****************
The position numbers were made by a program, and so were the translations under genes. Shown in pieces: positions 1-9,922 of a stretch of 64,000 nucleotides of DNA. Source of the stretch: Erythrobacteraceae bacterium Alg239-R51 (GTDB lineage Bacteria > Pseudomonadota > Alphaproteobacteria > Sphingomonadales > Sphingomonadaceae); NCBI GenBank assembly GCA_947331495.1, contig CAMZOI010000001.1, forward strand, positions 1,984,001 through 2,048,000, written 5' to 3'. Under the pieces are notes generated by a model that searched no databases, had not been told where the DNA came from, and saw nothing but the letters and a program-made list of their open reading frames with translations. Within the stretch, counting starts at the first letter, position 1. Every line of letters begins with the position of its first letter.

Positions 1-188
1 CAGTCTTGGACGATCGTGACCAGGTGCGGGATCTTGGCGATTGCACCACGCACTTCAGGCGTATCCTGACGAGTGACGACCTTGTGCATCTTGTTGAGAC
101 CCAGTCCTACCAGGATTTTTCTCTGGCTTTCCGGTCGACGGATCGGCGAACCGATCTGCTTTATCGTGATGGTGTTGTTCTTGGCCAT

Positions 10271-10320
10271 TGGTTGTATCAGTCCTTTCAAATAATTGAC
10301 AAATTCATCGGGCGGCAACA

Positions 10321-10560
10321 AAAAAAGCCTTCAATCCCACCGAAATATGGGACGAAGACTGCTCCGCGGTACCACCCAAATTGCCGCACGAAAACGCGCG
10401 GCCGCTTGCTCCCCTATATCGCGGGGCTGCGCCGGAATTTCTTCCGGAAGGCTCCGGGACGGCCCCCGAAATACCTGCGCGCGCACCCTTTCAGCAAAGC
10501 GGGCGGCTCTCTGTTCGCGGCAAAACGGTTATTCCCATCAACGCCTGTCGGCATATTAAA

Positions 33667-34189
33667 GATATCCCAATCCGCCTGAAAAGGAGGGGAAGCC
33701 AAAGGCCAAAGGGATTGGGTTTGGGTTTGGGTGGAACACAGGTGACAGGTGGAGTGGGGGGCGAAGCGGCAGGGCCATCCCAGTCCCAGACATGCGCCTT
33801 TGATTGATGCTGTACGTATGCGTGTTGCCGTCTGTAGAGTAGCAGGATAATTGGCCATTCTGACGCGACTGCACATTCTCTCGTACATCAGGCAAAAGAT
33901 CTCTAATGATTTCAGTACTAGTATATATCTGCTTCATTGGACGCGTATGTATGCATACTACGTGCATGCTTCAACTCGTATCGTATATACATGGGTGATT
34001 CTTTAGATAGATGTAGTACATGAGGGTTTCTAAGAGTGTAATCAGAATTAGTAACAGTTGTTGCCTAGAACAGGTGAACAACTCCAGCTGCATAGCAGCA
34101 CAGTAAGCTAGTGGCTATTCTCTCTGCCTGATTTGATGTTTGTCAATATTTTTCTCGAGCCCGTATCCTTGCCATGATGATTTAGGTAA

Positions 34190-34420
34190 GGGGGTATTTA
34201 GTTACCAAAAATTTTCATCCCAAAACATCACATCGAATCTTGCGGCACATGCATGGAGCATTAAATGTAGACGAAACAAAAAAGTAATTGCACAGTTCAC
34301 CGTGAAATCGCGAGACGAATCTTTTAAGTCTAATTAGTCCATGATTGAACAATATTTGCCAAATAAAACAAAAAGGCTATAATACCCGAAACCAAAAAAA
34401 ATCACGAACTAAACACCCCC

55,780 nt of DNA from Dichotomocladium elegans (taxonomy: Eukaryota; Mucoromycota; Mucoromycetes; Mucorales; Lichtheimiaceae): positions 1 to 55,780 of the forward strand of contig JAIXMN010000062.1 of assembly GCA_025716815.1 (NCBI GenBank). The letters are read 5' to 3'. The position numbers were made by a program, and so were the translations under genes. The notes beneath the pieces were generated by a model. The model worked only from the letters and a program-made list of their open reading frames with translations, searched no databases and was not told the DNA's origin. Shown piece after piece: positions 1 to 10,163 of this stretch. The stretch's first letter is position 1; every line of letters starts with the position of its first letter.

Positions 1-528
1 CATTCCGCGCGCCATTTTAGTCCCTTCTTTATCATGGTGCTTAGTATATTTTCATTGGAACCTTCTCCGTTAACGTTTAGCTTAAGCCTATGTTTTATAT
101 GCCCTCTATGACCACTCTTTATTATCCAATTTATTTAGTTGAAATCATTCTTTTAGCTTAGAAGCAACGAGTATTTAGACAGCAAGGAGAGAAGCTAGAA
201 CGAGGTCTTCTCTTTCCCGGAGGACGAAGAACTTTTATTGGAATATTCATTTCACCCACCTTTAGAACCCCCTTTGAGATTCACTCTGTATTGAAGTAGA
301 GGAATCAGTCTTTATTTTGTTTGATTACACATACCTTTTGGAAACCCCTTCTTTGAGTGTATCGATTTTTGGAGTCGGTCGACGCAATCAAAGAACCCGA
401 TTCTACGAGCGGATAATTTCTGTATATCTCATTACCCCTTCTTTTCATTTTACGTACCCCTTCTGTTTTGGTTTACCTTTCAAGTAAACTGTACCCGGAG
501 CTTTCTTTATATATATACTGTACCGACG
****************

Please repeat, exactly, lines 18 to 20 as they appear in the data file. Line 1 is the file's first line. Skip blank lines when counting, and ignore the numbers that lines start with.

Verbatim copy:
34101 CAGTAAGCTAGTGGCTATTCTCTCTGCCTGATTTGATGTTTGTCAATATTTTTCTCGAGCCCGTATCCTTGCCATGATGATTTAGGTAA

Positions 34190-34420
34190 GGGGGTATTTA